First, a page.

Mann, S. (2000), "Internet news", Leadership & Organization Development Journal, Vol. 21 No. 3. https://doi.org/10.1108/lodj.2000.02221cag.001
Emerald Group Publishing Limited
Copyright © 2000, MCB UP Limited
Keywords: Bullying, Organizational change, Books
Bullying at work is a problem that is gaining increasing recognition by managers who are beginning to count the cost of workplace bullying in terms of absenteeism, illness, quality reduction and even litigation. Managers interested in taking the sensible step of instigating an anti-bullying policy would be well advised to visit Bully OnLine (see http://www.succes sunlimited.co.uk), Web site of the UK National Workplace Bullying Advice Line.
The homepage of this site opens with the startling comment from Tim Field, who manages the site, that "the serial bully ... is the single most important threat to the effectiveness of organisations". If this does not persuade you to bookmark the site as a valuable resource, then the extensive list of contents will. Topics range from frequently asked questions (FAQs) about bullying, harassment and discrimination to action on tackling bullying at work, guidance for employers on policy development, profiles of the serial bully, workplace bullying and the unions, bullying and law, bullying and stress, the cost of bullying to employers, toxic managers and many, many more topics. In fact, I counted almost 100 different pages and resources linked to Bully Online.
The many useful pages are far too numerous to cite, but one highlight for me is a guide to recognising a bullying employer. Signs to look out for, says Field, are high staff turnover, high sick leave, stress breakdowns, ill-health retirements, early retirements, grievances and involvement in industrial tribunals. And, there are plenty such employers about, it seems. In a survey cited on another page, the largest number of calls to a TUC Bad Boss Hotline in December 1997 concerned bullying (38 per cent) whilst a later survey by Staffordshire University Business School found that 40 per cent of Unison members had experienced or witnessed bullying at work.
Bully Online also has pages specific to various professions (e.g. nursing, social work, the voluntary sector), countries (especially in the US) and plenty dedicated to case histories and legal precedents. But, the pages that might be of most interest to readers are those presenting a 20-step plan on developing an anti-bullying policy at work which "most reasonable employers and all sensible employers' should have. Tips on creating an anti-bullying ethos include asking staff for their views on bullying with an attitude survey, plagiarising the Bully OnLine Web site for the benefit of employees and instigating Employee Assistance Programmes (EAPs).
Like most Internet sites, Bully OnLine does have products to sell. However, the extremely high ratio of information and resources to marketing makes this site fairly unique in its non-commercial remit. According to Field, the site, which has been visited by 26,000 plus people in two years, is funded by sales of his books and seminars - and given the generosity of material provided on the site, perhaps a little self-promotion this time is acceptable.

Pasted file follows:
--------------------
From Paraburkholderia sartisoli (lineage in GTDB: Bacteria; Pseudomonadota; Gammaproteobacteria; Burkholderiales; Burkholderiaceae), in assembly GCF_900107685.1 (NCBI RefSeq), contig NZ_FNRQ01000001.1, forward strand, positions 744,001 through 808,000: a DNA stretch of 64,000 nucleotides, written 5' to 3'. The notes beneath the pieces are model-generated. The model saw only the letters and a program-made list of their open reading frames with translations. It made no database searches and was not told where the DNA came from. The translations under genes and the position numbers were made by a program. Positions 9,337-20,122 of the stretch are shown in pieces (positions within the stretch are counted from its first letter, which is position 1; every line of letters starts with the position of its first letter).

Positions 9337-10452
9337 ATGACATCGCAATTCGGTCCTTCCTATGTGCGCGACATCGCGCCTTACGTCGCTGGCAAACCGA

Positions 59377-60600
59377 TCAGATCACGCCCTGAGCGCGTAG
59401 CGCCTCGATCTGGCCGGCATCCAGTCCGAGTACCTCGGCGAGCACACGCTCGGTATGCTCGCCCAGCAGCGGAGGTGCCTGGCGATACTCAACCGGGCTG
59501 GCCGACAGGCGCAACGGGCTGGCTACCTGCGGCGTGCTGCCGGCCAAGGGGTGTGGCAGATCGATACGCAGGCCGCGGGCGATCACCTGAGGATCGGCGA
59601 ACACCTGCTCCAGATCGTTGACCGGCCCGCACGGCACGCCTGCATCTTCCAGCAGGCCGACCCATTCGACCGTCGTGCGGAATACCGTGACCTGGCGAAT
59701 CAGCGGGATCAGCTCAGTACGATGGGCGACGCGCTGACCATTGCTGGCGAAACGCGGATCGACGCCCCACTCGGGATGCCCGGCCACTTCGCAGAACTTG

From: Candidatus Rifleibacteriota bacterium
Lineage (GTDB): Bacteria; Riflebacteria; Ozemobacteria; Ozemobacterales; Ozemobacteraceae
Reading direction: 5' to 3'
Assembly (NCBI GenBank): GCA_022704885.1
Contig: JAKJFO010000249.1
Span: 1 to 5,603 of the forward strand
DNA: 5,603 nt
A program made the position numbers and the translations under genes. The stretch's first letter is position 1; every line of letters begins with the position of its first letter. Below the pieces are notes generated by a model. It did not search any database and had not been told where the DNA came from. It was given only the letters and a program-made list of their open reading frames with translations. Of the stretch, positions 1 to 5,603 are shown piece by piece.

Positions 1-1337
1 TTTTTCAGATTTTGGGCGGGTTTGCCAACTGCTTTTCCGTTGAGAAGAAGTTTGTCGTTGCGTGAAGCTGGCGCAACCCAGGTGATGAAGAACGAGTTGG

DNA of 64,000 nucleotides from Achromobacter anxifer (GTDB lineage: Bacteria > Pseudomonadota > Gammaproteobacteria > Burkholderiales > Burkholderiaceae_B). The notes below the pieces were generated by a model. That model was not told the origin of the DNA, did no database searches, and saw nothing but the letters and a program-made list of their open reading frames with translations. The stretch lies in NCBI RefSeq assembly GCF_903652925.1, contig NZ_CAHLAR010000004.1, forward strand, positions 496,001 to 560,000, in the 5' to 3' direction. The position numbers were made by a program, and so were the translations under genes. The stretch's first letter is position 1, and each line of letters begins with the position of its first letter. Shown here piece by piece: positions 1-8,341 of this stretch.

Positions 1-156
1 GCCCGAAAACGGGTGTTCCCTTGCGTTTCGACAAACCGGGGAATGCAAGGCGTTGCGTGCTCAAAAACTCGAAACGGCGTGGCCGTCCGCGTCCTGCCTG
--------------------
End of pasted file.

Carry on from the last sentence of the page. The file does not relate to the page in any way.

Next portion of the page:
Onto a completely different topic - change management. This is always of interest to those involved in organizational development and the huge number of books and texts that continue to be churned out by the publishing industry is testament to the on-going demand for resources to help organizations cope with change. But, I wondered, are there any resources freely available on the Internet? After wading through dozens and dozens of "information" sites set up by consultants which were only selling their own services, I came across a real gem. Set up by a consultancy firm in New Jersey (The Distance Consulting Company), their site "Change management: a Primer" (http://home.att.net/~nickols/change.htm) actually provides an interesting and useful insight into change - without having to get out your credit card.
The site consists of a paper which aims to provide a broad overview of the concept of change management for people who "are coming to grips with change management problems for the first time" as well as for more experienced people who wish to "reflect on their experience in a structured way". The paper is structured into three parts: the task of managing change, change as an area of professional practice and change as a body of knowledge (methods, techniques, tools etc.). It then goes on to discuss the change process as problem-solving and problem-finding in which change can be viewed as a "how" problem, a "what" problem or a "why" problem. The ten or so pages of text end with an outline of the skills a change agent needs - including political analytical and people skills.
All in all, the paper presented is an interesting introduction to change management and well worth a visit before heading to the bookshop to wade through the texts on sale there.
Talking of books, there are so many management texts out there, how is a manager to choose? In addition to studying the Book Review section in this journal, you could try logging on the Bookwatch (http://www.Book Watch.com.au/), a site designed to review hundreds of management books. The reviews, written by managers for managers, promise a "comparative evaluation of recent books and other resources". Conveniently categorised by topic (leadership, change management, training etc.), it is easy to browse areas of interest and make a more informed choice about what to buy.
Sandi MannUniversity of Central Lancashire, Preston, UK